Were it not for the USB plug on the end of its lead, you’d swear this was an original PlayStation pad from way back in the day. It’s such a convincing facsimile of the authentic controller that we were instantly transported back to our teens when we picked it up, our minds flooding with warm memories of playing Ridge Racer and Tekken while bunking off from college.
Everything feels just right, and despite lacking creature comforts such as force feedback and analog control (those wouldn’t come until the Dual Shock was released in 1997), there’s no denying that this is one of the most iconic controller designs of all time; you only need to look at the similarity between it and the PS4 pad to appreciate that. It’s a timeless design which ticks all of the right boxes.
The absence of the twin analog sticks does create some headaches, however; we could have potentially seen classic titles like Ape Escape and MediEvil included on this machine, but alas, we’re stuck with digital control.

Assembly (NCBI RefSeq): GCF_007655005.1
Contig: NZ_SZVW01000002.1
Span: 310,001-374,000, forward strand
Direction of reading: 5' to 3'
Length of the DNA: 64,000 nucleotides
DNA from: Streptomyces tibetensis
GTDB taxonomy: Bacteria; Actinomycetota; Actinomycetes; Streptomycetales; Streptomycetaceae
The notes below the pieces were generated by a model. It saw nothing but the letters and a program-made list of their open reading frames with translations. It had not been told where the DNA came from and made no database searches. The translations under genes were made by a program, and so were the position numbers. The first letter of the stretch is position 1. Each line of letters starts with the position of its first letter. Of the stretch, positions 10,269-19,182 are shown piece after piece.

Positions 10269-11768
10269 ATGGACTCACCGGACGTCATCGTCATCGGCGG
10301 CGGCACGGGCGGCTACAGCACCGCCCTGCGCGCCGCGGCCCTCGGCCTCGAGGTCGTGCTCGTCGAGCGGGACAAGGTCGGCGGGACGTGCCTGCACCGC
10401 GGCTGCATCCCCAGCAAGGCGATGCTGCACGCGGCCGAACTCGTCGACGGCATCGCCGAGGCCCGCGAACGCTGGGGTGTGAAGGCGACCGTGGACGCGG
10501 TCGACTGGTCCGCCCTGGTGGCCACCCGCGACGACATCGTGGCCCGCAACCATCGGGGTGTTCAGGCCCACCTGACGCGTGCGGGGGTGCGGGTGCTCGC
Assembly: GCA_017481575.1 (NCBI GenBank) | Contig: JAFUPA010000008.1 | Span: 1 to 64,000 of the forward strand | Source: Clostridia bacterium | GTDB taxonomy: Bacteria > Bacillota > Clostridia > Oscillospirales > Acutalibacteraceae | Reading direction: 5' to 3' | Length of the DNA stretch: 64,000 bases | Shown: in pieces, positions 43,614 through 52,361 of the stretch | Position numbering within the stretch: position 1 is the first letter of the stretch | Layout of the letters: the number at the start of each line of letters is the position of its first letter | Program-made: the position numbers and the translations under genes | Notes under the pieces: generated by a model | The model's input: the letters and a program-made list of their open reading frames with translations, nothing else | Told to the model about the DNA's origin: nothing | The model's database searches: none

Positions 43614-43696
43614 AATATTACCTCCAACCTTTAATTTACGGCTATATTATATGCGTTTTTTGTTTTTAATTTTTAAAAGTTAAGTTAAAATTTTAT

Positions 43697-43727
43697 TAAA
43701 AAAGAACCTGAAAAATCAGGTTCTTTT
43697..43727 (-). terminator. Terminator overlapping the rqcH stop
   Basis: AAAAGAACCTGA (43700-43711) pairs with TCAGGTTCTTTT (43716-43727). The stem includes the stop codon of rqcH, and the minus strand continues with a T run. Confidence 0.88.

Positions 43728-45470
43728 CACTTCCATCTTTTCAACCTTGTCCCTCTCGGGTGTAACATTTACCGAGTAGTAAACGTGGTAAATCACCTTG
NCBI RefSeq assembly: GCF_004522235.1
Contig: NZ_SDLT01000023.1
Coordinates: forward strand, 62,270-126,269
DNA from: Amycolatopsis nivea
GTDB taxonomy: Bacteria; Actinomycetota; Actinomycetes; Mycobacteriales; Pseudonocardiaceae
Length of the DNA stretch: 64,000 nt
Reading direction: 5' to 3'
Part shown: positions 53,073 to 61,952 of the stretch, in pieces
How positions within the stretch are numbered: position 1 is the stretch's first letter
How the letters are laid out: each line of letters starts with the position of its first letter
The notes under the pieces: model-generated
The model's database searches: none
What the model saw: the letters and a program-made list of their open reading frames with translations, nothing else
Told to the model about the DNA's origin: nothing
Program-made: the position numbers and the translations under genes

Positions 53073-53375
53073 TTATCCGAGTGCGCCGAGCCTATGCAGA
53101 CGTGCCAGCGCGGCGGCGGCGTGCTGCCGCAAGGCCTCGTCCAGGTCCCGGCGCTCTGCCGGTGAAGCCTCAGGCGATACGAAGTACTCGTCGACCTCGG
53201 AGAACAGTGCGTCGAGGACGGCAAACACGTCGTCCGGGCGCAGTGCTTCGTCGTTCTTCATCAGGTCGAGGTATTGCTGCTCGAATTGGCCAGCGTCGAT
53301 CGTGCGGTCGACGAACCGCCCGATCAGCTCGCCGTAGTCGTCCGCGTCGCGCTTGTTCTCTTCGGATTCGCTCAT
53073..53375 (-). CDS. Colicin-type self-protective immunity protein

PlayStation Classic Review: The Interface
Sony has kept things very simple with the PlayStation Classic’s UI, partly because it has tried to mimic the menu system seen on the original machine (at least, the menu you saw when you booted without a disc in the drive). It even uses the same (rather dated) rainbow-splash text which practically screams 1995. Naff? Yes. Authentic? Undoubtedly.
While the menu might not get pulses racing – why should it? – it gets the job done well enough. A carousel of games can be navigated through, and each one has its own ‘virtual’ memory card for standard save data. You can also use the aforementioned restore system to pause a game and then jump right back in at any point.